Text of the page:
Human Rights organisations like Liberty are campaigning against this because they believe that in a post-Brexit Britain, ECHR will be fundamental to preserving human rights in UK [14].

The Great Repeal Bill

The Great Repeal Bill is an instrument through which the government proposes to repeal the European Communities Act 1972 and put the application of EU law in the UK to rest [15]. This bill is supposed to be introduced in the parliamentary session commencing in February 2017. Since we know that EU law is the basis of many fundamental rights in the UK, the status of these rights remains unclear with reference to the Great Repeal Bill. There is no clear indication on whether the UK government intends to amend or repeal some of these rights [16].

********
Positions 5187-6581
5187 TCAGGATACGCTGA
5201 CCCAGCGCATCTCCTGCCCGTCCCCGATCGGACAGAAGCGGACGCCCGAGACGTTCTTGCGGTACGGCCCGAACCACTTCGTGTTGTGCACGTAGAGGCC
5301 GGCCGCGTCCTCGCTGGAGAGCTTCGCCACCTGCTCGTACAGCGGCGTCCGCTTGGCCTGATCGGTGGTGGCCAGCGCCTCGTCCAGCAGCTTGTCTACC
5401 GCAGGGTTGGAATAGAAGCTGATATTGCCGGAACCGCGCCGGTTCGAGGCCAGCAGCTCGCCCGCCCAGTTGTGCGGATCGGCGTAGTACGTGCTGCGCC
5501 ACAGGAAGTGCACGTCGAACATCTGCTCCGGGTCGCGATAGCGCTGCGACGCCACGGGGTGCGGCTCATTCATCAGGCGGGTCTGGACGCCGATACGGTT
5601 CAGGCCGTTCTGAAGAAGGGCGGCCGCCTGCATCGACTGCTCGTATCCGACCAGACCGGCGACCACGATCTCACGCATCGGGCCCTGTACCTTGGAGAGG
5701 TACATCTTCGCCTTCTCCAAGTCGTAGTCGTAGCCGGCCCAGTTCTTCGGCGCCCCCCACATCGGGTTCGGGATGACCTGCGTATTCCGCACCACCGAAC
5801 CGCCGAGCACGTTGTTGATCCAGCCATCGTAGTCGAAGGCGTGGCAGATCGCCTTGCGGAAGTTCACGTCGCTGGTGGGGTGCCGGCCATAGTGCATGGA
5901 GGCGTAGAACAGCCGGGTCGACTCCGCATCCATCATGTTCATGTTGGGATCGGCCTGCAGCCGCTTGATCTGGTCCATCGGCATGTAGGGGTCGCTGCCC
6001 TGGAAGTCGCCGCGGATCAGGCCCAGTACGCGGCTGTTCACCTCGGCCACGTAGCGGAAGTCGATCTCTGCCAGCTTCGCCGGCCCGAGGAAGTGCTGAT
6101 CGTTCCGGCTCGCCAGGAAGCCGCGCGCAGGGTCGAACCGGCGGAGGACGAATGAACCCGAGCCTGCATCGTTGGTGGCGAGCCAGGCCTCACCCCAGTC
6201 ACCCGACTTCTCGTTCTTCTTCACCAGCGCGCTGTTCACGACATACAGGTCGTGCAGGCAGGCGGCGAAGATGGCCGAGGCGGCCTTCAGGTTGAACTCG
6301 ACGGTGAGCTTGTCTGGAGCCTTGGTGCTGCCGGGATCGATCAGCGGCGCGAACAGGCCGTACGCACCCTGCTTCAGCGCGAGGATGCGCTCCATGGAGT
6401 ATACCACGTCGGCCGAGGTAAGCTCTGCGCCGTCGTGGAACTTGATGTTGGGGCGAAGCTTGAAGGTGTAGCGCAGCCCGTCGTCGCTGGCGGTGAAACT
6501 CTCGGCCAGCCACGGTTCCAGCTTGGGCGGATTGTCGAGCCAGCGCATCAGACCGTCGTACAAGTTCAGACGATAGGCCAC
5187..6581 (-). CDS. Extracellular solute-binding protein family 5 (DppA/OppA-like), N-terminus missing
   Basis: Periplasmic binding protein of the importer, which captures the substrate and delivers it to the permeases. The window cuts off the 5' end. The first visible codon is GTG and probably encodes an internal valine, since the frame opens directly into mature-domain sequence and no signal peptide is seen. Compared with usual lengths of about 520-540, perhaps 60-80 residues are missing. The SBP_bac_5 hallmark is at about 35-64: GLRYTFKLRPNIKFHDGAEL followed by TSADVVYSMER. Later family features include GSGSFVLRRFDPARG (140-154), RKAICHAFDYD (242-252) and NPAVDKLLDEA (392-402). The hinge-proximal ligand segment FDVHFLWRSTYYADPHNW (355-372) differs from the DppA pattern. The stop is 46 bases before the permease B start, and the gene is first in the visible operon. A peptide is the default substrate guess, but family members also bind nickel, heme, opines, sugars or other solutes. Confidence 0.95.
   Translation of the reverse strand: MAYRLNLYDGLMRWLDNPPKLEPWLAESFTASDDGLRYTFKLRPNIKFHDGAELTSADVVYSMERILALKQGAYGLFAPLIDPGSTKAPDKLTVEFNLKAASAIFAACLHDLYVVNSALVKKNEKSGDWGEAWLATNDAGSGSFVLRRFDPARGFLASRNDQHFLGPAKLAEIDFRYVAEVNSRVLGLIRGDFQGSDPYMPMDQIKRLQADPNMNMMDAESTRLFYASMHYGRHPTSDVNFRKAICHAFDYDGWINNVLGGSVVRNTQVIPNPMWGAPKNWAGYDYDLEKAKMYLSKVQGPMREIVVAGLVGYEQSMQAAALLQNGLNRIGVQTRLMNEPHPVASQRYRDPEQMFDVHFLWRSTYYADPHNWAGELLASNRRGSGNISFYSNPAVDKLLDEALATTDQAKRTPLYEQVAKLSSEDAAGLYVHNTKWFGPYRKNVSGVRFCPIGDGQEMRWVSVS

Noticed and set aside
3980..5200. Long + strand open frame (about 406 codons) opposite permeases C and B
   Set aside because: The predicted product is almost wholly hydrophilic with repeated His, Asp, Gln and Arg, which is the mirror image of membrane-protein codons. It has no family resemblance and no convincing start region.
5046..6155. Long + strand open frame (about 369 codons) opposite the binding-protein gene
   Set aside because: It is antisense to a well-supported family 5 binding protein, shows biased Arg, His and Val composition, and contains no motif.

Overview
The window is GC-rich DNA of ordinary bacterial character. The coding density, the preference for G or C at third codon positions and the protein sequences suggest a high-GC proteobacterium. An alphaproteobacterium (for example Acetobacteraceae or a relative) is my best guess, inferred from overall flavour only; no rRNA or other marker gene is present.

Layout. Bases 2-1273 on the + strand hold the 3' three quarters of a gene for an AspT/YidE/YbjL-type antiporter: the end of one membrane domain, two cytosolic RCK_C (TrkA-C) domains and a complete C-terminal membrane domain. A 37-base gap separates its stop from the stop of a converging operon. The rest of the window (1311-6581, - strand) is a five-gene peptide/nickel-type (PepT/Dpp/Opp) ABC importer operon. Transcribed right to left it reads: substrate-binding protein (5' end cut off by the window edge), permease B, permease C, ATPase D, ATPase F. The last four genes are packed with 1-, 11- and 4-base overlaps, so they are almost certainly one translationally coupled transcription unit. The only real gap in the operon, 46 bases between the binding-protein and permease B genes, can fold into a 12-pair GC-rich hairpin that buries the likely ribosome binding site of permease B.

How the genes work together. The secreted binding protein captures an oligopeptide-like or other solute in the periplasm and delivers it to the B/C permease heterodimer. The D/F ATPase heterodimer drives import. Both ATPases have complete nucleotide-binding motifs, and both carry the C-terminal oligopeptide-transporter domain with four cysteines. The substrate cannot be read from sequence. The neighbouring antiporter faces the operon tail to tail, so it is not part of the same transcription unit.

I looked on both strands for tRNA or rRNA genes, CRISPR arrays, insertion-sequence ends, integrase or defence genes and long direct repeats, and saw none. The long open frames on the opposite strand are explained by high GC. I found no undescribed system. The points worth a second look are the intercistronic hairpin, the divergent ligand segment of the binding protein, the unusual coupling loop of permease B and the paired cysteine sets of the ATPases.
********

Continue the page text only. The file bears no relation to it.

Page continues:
The parliamentary joint committee report suggests that the government should lay out a detailed list of all fundamental rights under EU law and the government’s intentions towards their future [17]. The committee suggests that this should be done before introducing the repeal bill. They also recommend a draft publication of the repeal bill so that it can be subject to detailed scrutiny by the joint legislative committee [18].


     As seen above, Brexit has strong implications for the human rights protection in the UK. In order, to mitigate the uncertainty surrounding this issue, the government should act swiftly. A swift and clear plan of action would help to reduce the distress caused by the uncertainty surrounding the loss of jobs and homes that could be a potential consequence of Brexit.


[2] Ibid. Page 4

[3] Ibid.

[4] Ibid. Page 5

[5] Ibid.

[6] Ibid.



[9] n 3


[11] n7

[12] ibid.



[15] n1 pg 6

[16] ibid.

[17] ibid.

[18] ibid.